Gender, Time Use, and Change : The Impact of the Cut Flower Industry in Ecuador
(Washington, DC: World Bank, 2002-09) Newman, Constance
This article uses survey data from Ecuador to examine the effects of women's employment on the allocation of paid and unpaid labor within the household. The reader compares a region with high demand for female labor with a similar region in which demand for female labor is low. The comparison suggests that market labor opportunities for women have no effect on women's total time in labor but increase men's time in unpaid labor. The increase in men's time in unpaid work reflects women's increased bargaining power in the home.
Density versus Quality in Health Care Provision : Using Household Data to Make Budgetary Choices in Ethiopia
(Washington, DC: World Bank, 2002-09) Collier, Paul ; Dercon, Stefan ; Mackinnon, John
Usage of health facilities in Ethiopia is among the lowest in the world; raising usage rates is probably critical for improving health outcomes. The government has diagnosed the principal problem as the lack of primary health facilities and is devoting a large share of the health budget to building more facilities. But household data suggest that usage of health facilities is sensitive not just to the distance to the nearest facility but also to the quality of health care provided. If the quality of weak facilities were raised to that currently provided by the majority of facilities in Ethiopia, usage would rise significantly. National data suggest that given the current density and quality of service provision, additional expenditure on improving the quality of service delivery will be more cost-effective than increasing the density of service provision. The budget allocation rule presented in the article can help local policymakers make decisions about how to allocate funds between improving the quality of care and decreasing the distance to the nearest health care facility.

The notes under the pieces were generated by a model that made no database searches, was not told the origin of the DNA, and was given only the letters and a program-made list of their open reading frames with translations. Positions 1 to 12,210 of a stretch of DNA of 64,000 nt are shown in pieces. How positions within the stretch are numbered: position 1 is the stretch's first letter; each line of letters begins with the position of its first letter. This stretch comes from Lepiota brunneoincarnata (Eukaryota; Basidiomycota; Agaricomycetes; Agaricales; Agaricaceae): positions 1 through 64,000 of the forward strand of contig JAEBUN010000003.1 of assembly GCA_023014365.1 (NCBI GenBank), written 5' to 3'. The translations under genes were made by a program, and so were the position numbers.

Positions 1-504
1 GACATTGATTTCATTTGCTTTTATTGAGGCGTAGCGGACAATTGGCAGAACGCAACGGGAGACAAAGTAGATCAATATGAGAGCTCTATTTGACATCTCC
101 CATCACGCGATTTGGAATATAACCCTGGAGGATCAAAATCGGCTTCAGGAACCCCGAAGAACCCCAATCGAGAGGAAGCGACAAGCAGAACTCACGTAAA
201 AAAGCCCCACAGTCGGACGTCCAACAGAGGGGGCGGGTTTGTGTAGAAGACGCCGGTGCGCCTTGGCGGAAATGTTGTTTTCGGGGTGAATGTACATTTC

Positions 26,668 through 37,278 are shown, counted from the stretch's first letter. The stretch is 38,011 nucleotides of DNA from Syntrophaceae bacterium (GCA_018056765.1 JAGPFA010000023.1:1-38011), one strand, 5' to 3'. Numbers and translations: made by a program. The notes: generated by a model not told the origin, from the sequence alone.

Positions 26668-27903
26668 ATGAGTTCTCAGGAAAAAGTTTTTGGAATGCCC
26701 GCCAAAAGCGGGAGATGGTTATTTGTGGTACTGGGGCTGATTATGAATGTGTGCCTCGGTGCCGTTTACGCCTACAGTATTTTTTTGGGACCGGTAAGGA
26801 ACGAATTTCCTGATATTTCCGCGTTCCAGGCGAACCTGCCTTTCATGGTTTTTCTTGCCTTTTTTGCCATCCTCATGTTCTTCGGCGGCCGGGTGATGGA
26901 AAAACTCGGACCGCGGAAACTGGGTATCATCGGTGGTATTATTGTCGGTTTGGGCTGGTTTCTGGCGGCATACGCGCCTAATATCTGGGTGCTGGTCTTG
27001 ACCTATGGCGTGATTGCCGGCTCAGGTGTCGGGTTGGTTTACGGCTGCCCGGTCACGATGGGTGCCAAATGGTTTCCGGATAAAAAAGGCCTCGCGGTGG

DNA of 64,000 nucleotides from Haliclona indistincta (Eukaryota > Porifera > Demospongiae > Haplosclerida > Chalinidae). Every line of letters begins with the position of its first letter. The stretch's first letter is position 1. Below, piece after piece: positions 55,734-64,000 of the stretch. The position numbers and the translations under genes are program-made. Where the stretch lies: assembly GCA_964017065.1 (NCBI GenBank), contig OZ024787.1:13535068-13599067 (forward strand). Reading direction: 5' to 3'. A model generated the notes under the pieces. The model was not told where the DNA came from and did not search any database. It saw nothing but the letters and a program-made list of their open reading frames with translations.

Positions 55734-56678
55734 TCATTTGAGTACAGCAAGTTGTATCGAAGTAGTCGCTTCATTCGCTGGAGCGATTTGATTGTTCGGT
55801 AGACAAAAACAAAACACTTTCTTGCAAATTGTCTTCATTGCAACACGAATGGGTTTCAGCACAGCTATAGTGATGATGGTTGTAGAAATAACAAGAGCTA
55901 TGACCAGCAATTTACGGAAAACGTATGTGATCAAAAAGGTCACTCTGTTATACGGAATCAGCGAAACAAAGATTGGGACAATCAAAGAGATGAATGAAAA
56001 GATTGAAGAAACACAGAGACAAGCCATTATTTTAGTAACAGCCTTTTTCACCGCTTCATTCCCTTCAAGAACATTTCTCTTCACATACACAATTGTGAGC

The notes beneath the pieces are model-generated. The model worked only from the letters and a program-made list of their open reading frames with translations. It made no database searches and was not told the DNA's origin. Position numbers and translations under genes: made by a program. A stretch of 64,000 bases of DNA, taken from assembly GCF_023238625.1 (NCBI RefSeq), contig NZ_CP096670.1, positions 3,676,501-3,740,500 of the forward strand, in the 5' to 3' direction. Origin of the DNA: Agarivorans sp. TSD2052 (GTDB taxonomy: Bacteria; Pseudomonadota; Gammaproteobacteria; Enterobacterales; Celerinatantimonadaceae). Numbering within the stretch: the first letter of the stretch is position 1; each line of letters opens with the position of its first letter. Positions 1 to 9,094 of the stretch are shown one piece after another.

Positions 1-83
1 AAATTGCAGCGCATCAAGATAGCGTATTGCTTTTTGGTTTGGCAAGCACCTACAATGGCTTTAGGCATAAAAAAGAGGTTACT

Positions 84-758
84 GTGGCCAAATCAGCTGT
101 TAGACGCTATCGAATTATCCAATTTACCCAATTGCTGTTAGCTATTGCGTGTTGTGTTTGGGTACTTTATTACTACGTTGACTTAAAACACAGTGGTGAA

A Firm's-Eye View of Commercial Policy and Fiscal Reforms in Cameroon
(Washington, DC: World Bank, 2002-09) Gauthier, Bernard ; Soloaga, Isidro ; Tybout, James
After decades of high trade restrictions, fiscal distortions, and currency overvaluation, Cameroon implemented important commercial and fiscal policy reforms in 1994. Almost simultaneously, a major devaluation cut the international price of Cameroon's currency in half. This article examines the effects of those reforms on the incentive structure faced by manufacturing firms. Did the reforms create a coherent new set of signals? Did they reduce dispersion in tax burdens? Was the net effect to stimulate the production of tradable goods? The results of applying a cost function decomposition to detailed firm-level panel data suggest that the reforms created clear new signals for manufacturers, as effective protection rates fell by 80 to 120 percentage points. In contrast, neither the tax reforms nor the devaluation had a major systematic effect on profit margins. The devaluation did shift relative prices dramatically in favor of exportable goods, causing exporters to grow relatively rapidly.